WHY should we focus on field trips in schools for No Child Left behind NCLB?

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Why should we focus on field trips in schools to focus on No Child Left behind NCLB?

Guest Post by: Craig Rapinchuk

Students from an economically disadvantaged home have far less experience than those from middle to upper class. If we want to have our students perform well then we need to instill experience in them. Experience is only gained in one way, actually going places to gain the experiences. THIS is why our schools are leaving students behind even when they say our focus is on not leaving any child behind. They say there is no budget to send students on field trips to gain experience and it is far too important to keep these students in a classroom instead of recess, free play, and field trips.

As a child I had 2-4 field trips each year somewhere. From Kindergarten to fourth grade,  (I wasn’t in the public schools after 4th grade) we attended Brookfield Zoo, Museum of Science and Industry Chicago, Field Museum in Chicago, Shedd Aquarium in Chicago, Lincoln Park Zoo in Chicago, the Art institute in Chicago, Chicago Historical Museum, and the Adler Planetarium. This is only in five years of schooling. If I were to have continued in the public school by eighth grade I would attend a wilderness camp in Wisconsin, Springfield’s Capital, Abraham Lincoln’s House, the Arch in Saint Louis, and 15 historical sites in Washington, DC. All of this by eight grade.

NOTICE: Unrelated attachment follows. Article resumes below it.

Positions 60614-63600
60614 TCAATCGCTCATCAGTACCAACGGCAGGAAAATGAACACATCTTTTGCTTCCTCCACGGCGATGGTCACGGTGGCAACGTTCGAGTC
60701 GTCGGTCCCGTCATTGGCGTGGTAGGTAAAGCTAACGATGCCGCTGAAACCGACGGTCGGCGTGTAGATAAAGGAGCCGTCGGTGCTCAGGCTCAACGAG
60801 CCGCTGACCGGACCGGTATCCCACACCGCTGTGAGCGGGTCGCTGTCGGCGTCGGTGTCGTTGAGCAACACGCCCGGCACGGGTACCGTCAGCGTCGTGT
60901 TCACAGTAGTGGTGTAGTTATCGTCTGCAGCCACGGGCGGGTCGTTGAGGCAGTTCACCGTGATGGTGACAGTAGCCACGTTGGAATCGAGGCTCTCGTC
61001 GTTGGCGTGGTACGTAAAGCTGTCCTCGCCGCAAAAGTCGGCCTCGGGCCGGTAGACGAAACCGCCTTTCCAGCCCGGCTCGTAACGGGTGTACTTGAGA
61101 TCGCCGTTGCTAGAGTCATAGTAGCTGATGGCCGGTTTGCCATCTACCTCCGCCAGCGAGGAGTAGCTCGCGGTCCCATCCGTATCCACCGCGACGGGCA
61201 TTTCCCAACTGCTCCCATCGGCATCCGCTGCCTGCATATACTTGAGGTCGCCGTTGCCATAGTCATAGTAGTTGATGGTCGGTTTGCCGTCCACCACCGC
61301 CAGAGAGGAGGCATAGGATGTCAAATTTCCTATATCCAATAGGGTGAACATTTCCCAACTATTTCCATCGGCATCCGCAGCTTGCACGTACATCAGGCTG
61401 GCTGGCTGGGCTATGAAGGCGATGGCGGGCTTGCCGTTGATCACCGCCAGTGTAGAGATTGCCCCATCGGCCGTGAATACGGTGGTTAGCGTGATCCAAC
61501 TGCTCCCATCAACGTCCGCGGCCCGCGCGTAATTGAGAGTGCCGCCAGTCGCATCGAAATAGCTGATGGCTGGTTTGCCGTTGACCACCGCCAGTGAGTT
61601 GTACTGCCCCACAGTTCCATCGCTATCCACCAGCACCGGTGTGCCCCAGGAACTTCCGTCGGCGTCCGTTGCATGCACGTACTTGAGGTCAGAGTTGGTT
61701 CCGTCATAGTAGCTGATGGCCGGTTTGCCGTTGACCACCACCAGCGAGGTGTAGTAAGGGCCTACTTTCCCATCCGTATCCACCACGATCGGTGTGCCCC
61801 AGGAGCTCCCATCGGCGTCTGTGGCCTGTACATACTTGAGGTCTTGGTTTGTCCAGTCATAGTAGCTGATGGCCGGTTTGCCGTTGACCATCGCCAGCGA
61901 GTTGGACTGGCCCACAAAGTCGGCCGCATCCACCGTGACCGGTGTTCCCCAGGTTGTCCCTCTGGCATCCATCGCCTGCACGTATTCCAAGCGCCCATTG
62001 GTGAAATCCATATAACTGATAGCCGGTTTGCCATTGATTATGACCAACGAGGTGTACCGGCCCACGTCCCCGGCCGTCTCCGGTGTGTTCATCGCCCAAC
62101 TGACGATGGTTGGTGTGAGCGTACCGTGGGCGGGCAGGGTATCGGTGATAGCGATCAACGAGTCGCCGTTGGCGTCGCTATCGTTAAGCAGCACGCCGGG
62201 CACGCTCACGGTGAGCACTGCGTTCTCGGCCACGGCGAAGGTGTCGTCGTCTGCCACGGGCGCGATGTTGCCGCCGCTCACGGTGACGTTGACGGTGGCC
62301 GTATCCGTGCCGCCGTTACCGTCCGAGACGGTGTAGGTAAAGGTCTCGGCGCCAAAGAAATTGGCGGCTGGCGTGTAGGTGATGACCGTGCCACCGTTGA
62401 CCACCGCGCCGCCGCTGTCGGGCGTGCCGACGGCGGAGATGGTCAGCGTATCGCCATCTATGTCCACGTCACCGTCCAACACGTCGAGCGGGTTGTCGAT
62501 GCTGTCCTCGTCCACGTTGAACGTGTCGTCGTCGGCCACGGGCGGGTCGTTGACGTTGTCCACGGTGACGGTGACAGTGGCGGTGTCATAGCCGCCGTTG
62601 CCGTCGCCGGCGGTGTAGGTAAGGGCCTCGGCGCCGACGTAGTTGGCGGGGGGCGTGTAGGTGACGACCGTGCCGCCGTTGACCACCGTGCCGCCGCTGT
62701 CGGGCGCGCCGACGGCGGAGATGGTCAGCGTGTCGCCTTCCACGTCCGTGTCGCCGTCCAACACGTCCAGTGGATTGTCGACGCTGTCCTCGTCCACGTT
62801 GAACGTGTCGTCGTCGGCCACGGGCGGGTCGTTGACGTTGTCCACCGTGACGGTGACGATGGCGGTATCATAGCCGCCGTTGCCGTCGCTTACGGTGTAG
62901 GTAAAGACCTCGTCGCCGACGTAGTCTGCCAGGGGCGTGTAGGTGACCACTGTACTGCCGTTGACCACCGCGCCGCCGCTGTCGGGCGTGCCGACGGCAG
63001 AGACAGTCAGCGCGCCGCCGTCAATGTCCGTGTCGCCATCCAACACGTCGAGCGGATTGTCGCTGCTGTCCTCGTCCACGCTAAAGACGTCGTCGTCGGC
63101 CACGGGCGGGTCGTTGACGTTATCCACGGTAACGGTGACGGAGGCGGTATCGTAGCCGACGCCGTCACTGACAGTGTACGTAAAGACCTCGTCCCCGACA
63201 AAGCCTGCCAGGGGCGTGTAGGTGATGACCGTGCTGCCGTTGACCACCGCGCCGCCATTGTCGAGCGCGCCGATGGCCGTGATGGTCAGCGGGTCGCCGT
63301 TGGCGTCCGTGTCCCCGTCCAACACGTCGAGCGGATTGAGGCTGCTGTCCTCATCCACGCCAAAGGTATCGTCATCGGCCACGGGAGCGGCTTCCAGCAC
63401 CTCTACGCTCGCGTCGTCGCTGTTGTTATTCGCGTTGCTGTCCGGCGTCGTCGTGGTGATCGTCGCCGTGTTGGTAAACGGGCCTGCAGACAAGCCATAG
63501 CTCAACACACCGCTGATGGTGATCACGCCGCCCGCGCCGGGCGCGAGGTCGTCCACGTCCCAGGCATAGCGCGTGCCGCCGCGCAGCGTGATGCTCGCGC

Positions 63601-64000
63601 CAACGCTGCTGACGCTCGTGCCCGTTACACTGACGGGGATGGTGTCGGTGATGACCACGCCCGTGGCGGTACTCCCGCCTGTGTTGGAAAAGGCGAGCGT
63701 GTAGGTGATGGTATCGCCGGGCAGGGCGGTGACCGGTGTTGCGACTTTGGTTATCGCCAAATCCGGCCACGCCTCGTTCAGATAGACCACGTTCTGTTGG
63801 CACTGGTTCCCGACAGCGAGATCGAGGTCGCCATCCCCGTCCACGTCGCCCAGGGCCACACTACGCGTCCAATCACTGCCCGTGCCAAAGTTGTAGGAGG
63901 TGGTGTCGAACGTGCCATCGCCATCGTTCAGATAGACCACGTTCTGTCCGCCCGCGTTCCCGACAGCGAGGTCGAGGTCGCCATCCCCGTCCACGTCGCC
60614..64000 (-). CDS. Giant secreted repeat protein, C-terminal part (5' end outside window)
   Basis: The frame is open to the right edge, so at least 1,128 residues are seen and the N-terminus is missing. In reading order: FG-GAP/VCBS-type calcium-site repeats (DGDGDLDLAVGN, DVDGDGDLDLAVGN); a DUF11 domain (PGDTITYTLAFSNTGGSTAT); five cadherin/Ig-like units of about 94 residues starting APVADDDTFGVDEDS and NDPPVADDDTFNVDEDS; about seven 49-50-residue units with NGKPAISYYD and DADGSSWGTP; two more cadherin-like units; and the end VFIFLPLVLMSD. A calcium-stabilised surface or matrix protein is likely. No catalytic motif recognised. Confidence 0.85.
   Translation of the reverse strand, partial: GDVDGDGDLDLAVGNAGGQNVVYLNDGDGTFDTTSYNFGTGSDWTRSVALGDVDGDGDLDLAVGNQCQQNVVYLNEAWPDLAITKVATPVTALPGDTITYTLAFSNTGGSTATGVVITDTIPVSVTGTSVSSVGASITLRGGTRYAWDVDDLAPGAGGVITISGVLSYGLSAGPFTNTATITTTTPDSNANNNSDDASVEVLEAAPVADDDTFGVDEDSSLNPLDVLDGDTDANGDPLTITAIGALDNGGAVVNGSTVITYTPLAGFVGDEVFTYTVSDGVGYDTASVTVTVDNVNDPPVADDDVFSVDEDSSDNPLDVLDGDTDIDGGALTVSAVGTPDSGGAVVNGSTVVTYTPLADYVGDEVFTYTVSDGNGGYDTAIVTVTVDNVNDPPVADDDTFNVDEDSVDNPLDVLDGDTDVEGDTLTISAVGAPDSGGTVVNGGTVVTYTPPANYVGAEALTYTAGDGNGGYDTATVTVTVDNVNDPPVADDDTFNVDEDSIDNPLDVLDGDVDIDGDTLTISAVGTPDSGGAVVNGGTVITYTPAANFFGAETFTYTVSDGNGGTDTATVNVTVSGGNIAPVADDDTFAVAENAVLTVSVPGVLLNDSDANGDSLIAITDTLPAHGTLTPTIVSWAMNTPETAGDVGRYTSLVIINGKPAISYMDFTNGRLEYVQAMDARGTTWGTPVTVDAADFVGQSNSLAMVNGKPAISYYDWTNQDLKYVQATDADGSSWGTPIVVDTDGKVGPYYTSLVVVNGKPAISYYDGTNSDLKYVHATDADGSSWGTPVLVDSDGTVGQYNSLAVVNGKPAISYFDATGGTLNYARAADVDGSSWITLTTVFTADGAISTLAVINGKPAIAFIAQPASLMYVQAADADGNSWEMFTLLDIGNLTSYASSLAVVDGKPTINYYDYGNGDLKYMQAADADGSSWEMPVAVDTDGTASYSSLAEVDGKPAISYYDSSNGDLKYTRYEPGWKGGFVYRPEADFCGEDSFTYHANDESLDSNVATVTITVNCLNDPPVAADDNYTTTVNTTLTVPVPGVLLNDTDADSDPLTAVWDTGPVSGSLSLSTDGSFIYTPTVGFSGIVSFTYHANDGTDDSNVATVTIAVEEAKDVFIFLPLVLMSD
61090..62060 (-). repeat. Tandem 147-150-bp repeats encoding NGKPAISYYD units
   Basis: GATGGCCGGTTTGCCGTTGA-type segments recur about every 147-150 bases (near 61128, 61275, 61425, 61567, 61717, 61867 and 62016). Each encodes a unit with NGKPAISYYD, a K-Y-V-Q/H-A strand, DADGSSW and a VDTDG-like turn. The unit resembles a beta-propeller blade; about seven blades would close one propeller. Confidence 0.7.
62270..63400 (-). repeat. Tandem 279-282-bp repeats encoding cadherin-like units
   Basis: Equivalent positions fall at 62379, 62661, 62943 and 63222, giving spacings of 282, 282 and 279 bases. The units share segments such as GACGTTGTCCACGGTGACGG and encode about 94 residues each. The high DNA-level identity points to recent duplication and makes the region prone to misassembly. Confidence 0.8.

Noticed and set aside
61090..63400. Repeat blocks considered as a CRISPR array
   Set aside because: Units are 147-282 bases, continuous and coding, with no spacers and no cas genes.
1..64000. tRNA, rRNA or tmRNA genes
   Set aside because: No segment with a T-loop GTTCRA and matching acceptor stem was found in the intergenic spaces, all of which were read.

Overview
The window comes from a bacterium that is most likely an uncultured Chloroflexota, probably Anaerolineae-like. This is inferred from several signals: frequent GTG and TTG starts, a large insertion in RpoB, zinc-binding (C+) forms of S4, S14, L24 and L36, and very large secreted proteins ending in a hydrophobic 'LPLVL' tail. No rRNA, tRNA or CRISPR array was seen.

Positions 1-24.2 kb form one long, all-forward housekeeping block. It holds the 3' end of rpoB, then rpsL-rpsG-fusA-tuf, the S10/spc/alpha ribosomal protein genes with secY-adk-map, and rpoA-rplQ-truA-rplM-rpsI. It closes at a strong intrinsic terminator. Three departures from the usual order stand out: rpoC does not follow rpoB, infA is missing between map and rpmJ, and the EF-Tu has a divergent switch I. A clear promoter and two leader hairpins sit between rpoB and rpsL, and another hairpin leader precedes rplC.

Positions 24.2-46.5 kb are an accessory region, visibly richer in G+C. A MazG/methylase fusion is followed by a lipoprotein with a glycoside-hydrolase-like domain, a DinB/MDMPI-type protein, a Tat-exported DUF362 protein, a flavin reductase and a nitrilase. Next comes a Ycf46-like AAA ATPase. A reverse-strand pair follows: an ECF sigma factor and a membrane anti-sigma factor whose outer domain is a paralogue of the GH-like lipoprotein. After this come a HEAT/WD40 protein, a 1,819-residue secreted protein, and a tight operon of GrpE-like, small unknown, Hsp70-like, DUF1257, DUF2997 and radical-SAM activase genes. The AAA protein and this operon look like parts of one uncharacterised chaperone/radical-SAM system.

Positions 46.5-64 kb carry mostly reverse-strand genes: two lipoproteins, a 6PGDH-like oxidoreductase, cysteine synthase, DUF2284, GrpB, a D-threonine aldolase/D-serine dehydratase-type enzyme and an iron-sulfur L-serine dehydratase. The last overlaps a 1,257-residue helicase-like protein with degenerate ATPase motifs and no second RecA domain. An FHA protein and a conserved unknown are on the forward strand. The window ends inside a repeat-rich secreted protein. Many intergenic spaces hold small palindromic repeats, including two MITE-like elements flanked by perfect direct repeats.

In short, why do we need to go on more field trips? Well if we want to educate our children properly and expect them to have experiences, then we need to build them properly like those students from the middle to upper class. Low income for a school should be no excuse for not attending field trips. If your school truly can’t scrape the money together through fundraising then turn to your local businesses and ask for their support. Many of them are more than willing to partner with a school.

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One Comment

  1. Antoinette says:

    Great post Craig Rapinchuk I too attended Chicago Public Schools and went on similar trips like you. My background is in Special Education and I now work with the low income families that live in public housing. You are correct; we need to expose these students and sometimes their parents to different cultures, events, and neighborhoods that Chicago has to offer.

    It’s a shame that the people who make all of the rules that goes on with education never step foot in the classroom as a teacher and are so far removed from the reality from what is needed.

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